The NATIONAL COLLEGIATE ATHLETIC ASSOCIATION (NCAA) is a non-profit association which regulates athletes of 1,281 institutions, conferences, organizations, and individuals. It also organizes the athletic programs of many colleges and universities in the United States and Canada
Canada
, and helps more than 450,000 college student-athletes who compete annually in college sports. The organization is headquartered in Indianapolis, Indiana . In 2014, the NCAA generated almost a billion dollars in revenue. 80 to 90% of this revenue was due to the Division I Men\'s Basketball
Basketball
Tournament . This revenue is then distributed back into various organizations and institutions across the United States. In August 1973, the current three-division setup of Division I , Division II , and Division III was adopted by the NCAA membership in a special convention
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Chicago Tribune
The CHICAGO TRIBUNE is a daily newspaper based in Chicago
Chicago
, Illinois , United States
United States
, owned by tronc, Inc. , formerly Tribune Publishing. Founded in 1847, and formerly self-styled as the "World's Greatest Newspaper" (for which WGN radio and television are named), it remains the most-read daily newspaper of the Chicago
Chicago
metropolitan area and the Great Lakes region . It is the eighth-largest newspaper in the United States by circulation (and became the second-largest under Tribune's ownership after the Chicago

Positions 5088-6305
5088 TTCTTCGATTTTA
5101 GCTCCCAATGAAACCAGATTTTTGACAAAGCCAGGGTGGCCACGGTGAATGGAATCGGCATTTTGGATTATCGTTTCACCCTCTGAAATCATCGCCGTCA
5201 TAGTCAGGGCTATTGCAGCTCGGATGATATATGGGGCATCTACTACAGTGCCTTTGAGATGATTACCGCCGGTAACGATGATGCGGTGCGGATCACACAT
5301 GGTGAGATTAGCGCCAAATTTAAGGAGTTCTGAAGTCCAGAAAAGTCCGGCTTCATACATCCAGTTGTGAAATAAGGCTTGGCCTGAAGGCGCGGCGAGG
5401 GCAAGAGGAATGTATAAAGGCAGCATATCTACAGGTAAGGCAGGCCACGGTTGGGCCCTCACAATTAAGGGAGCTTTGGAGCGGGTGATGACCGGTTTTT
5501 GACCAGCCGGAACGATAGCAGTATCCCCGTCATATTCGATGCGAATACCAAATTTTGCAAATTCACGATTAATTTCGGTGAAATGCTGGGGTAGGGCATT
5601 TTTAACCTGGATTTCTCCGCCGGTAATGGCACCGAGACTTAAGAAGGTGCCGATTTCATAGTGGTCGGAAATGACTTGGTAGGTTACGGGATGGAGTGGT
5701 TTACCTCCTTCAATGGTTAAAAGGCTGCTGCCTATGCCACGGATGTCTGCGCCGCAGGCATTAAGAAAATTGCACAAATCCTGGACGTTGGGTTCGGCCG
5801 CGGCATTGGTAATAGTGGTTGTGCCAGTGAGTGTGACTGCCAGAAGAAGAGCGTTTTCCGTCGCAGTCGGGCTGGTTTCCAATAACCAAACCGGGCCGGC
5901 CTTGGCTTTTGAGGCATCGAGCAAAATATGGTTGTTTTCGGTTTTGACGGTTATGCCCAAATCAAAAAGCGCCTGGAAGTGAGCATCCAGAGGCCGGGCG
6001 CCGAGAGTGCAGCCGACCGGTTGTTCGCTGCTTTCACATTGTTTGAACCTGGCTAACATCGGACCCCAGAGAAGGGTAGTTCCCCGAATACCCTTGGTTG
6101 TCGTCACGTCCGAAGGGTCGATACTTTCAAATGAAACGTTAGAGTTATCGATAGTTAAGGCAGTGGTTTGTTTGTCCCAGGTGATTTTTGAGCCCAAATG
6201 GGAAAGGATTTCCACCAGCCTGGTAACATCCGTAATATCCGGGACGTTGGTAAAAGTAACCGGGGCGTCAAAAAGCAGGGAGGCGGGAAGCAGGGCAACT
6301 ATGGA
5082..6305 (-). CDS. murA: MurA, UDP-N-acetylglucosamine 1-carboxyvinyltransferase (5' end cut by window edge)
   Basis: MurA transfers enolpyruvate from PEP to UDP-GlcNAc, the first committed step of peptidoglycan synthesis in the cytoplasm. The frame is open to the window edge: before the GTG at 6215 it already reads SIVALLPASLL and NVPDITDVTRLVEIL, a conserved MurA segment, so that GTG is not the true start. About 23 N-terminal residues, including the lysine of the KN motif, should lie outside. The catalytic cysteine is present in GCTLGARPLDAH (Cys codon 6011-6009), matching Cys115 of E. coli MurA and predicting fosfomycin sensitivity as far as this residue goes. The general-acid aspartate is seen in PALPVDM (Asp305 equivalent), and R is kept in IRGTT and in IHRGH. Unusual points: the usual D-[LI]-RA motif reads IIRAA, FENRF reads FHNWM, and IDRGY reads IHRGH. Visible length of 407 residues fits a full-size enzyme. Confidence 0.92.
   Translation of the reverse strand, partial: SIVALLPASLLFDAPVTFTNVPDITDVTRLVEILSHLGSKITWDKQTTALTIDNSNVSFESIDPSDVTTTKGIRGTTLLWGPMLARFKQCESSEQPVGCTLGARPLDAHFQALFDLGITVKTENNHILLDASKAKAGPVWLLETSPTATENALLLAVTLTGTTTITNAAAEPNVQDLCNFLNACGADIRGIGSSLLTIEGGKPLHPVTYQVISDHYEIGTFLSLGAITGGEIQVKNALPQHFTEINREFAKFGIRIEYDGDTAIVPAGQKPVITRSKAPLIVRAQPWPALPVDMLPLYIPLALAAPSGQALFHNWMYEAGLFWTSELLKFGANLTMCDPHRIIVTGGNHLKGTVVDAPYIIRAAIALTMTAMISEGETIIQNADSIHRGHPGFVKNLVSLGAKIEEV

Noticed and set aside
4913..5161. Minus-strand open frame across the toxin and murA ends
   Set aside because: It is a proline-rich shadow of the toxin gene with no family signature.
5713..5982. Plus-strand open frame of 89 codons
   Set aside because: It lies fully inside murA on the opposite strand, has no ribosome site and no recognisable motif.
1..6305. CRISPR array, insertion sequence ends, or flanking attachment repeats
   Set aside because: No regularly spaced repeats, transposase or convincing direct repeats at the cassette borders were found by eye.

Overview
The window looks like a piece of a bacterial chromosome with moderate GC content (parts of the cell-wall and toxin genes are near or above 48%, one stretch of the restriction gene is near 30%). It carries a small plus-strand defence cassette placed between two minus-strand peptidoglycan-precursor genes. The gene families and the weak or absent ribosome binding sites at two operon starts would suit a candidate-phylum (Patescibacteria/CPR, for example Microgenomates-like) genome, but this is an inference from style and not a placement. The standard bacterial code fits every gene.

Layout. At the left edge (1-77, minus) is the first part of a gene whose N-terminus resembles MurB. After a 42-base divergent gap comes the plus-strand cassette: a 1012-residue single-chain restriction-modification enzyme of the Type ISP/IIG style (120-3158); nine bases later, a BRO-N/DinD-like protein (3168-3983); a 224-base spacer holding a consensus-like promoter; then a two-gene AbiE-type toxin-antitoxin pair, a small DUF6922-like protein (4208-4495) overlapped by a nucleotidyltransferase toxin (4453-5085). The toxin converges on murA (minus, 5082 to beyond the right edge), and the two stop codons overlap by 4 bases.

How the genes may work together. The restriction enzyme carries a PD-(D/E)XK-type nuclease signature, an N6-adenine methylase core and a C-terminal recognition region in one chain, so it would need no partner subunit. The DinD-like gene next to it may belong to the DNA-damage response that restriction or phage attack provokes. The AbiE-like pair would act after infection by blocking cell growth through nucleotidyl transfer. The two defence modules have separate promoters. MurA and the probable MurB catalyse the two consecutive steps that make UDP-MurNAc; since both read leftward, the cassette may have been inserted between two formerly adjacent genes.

Chicago
Tribune's parent company purchased the Los Angeles Times ). Traditionally published as a broadsheet , on January 13, 2009, the Tribune announced it would continue publishing as a broadsheet for home delivery, but would publish in tabloid format for newsstand, news box, and commuter station sales
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1956 NCAA Men's Division I Basketball Tournament
The 1956 NCAA BASKETBALL TOURNAMENT involved 25 schools playing in single-elimination play to determine the national champion of men's NCAA college basketball . It began on March 12, 1956, and ended with the championship game on March 24 on Northwestern University
Northwestern University
's campus in Evanston, Illinois
Evanston, Illinois
. A total of 29 games were played, including a third-place game in each region and a national third-place game. The 1955–56 season was the last in which only one NCAA Tournament was held. Effective in 1956–57, the NCAA divided its membership into two competitive levels. The larger and more competitive athletic programs were placed in the University Division, and smaller programs in the College Division. Accordingly, that season would see separate tournaments contested in the University and College Divisions